“Anytime an opportunity presents itself, we’re like, ‘That seems totally cool! We should do that!’” Staples said. “I don’t think we even realize we’re doing it.”
The festival acts as a support to people in outlying communities who don’t have an LBGTQ community to go to.
“It’s Toledo Pride but it’s definitely a regional event,” Heuss said.
“People are proud of it. People really embrace it,” Thorne said. “It’s clearly what was needed.”
Many people enjoy Toledo’s event because it’s smaller and more community-oriented than many pride events in larger cities, Staples said.
“It feels really community-based here,” she said. “I really like the feel of our event.”
“It’s like a big family reunion,” Thorne said.
Most Pride events happen in June so Toledo’s in August marks the end of Pride season.
“It’s like the last hurrah of summer,” Thorne said.
Heuss said the number of people at last year’s event was almost overwhelming compared to years past.
“It’s amazing,” Heuss said. “I was walking on the side of the parade route [last year] and came to Summit Street. There were so many people watching the parade, I almost cried.”
“Every year it’s grown so much, it’s awe-inspiring and scary at the same time,” said entertainment coordinator Mandisa Sherife-Kekulah. “What does that mean for next year? It makes you want to pull your hair out, but it shows there’s so much love.”
Staples said she’s excited when she thinks about the future of Toledo Pride.
“I’ve talked to Columbus Pride and it’s really neat to get feedback about what’s worked for them because they’ve been doing it so long and get, like, 400,000 people. We’re not even in the same hemisphere,” Staples said. “But they’re at year 30 and we’re at year five, so we might have 400,000 people by year 30, who knows? There’s got to be a plateau point, but I don’t know where that is. I think it’s feasible for us to look at numbers like 50,000 by year 10. That might be something we can easily reach.”
Organizers will meet in the coming months to start formulating a game plan for the next five years.
“I get excited thinking about what we could do futuristically,” Staples said. “We’re putting together a strategic planning session sometime after the dust has settled on this year’s Pride to get us up to year 10 and figure out where we want to be and what we want to be doing. It’s really exciting. I can’t wait to see where this goes.”
Toledo Free Press is media sponsor for Toledo Pride. For more information, visit toledopride.com.
2014 schedule of activities
- 8:30 p.m.: Nite Glo 5K ($18-$23 in advance/$30 day of) and one-mile fun run/walk/roll ($15 in advance, $20 day of) at University of Toledo Centennial Mall, registration starts at 7 p.m.
- 9 p.m. to 1 a.m.: KISS ‘N’ Drag kickoff party sponsored by 92.5 KISS FM, at Promenade Park, featuring DJ 3 PM and drag shows. Admission $8, or $5 with a canned food item to benefit Toledo Northwestern Ohio Food Bank.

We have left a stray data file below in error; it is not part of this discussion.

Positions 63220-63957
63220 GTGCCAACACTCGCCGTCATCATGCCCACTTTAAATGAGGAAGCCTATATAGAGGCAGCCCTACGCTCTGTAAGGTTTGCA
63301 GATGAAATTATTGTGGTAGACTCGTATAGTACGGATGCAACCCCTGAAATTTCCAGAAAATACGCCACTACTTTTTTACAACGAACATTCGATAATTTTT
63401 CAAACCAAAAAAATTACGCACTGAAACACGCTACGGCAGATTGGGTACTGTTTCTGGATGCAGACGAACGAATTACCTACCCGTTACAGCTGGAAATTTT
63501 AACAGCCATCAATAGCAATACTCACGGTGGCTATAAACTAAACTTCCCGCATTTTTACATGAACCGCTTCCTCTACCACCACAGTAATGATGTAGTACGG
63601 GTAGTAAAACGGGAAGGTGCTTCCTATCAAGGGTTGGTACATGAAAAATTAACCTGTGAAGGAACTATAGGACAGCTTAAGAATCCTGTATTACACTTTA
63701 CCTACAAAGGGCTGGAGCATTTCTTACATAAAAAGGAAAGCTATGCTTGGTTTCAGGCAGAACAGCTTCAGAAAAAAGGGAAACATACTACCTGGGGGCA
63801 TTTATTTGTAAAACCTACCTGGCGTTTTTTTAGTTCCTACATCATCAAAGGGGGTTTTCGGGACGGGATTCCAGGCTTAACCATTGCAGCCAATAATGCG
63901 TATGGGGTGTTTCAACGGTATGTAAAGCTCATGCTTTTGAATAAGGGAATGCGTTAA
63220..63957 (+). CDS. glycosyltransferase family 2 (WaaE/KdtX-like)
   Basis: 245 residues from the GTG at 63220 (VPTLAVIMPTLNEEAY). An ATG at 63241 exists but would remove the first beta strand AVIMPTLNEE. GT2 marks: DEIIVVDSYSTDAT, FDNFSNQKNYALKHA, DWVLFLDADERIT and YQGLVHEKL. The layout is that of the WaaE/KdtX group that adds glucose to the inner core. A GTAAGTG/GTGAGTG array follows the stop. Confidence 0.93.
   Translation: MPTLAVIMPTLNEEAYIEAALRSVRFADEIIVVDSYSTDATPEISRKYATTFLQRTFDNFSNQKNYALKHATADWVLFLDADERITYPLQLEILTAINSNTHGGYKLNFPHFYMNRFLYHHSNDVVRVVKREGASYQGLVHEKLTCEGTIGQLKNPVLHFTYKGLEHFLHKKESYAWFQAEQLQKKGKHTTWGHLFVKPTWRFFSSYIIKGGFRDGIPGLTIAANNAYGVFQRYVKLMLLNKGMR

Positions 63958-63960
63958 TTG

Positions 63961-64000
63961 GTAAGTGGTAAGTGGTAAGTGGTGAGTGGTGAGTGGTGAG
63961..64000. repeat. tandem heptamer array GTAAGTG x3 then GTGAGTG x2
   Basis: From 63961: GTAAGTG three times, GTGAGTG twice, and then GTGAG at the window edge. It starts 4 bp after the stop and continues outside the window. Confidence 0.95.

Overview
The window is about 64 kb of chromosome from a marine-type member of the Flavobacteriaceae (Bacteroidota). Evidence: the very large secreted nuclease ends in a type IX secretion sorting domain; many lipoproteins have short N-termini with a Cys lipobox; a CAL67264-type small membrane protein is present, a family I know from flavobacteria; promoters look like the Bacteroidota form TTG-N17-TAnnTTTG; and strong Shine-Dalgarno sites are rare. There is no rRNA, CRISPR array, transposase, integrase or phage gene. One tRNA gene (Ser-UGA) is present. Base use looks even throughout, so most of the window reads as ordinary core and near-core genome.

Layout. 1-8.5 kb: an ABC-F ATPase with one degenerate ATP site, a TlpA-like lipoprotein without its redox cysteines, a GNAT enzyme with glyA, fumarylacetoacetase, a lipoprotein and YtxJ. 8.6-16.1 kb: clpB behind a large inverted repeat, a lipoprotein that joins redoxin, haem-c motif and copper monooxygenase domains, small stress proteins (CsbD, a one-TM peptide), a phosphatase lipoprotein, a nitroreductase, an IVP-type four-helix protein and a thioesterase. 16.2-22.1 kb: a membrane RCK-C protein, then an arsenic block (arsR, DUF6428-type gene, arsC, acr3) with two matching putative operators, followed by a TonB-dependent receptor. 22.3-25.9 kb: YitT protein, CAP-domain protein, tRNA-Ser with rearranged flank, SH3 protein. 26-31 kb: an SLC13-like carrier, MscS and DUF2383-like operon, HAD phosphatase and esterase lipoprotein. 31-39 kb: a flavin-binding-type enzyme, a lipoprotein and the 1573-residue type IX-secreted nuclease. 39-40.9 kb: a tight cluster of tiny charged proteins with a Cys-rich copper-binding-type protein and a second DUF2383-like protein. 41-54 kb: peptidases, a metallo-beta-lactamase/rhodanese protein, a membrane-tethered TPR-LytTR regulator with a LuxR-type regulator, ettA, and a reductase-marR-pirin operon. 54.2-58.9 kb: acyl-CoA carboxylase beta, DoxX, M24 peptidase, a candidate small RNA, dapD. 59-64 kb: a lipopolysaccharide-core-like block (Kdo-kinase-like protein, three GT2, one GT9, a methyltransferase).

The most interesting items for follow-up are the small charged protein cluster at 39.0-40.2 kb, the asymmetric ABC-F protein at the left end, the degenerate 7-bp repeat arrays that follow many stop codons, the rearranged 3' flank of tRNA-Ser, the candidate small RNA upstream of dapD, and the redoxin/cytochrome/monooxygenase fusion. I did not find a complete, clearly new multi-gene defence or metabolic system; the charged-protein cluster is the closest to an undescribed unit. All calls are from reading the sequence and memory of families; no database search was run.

- Noon: Parade starts on Washington Street at the intersection of Ontario Street, crosses the Owens Corning bridge at North Summit Street and finishes at Promenade Park. Entrance to Toledo Pride is $5 for adults, $7 after 7 p.m. and free for children younger than 18.
- 12:45 p.m.: Breaking Ground
- 1:55 p.m.: Drag performances: Gina Arnaz, Porsha Armani
- 2 p.m., 3 p.m., 4 p.m. and 5 p.m.: Sandpiper boat rides, 40 minutes each, dock on the Jefferson Street side of Promenade Park, $6 or two for $10.
- 2:20 p.m.: Kids with Knives
- 3:35 p.m.: Dumb Easies
- 4:50 p.m.: Bird’s Eye View Circus Space contemporary circus acts
- 5 p.m.: Drag show: Muffy Fishbasket
- 5:20 p.m.: Chavar Dontae
- 5:55 p.m.: Drag show: Santana Romero, Makayla Sinclair Styles, Tequila Mockingbird, Feliciana Thunderpussy, Muffy Fishbasket
- 6:25 p.m.: Bird’s Eye View Circus Space contemporary circus acts
- 6:45 p.m.: Flabongo Nation
- 8:10 p.m.: Arctic Clam
- 9:30 p.m.: Eryn Woods
- 9:55 p.m.: Drag show: Ava Aurora Foxx & Brook Lockhart, Amaya Sexton, Amber Stone
- 10:20 p.m.: Rye Rye
- 10:45 p.m.: Drag show: Deja D. Dellataro, Bois with Outskirts
- 11 p.m.: Pastele
- 11:25 p.m.: Drag show: T-Town Tassels, London Asia, Amaya Sexton, Farrah CT
- Noon to 3 p.m.: Free Sunday Funday at Promenade Park featuring family-friendly activities for kids.
- 3-10 p.m.: Sunday Funday continued at Promenade Park, featuring food, drinks and entertainment, including Steel Wynd, Calvin Green, Johnnie Mae, Tiffany Covington, Sam Tolson, Joe Woods, The Blood Sisters featuring Barbara Payton and Midnight Flowers interspaced with drag performances, magic performances and performances by Bird’s Eye View Circus Space. $3 for adults, free for children younger than 18.
See www.toledopride.com for full schedule.
All times and events subject to change.
Tags: Toledo PRIDE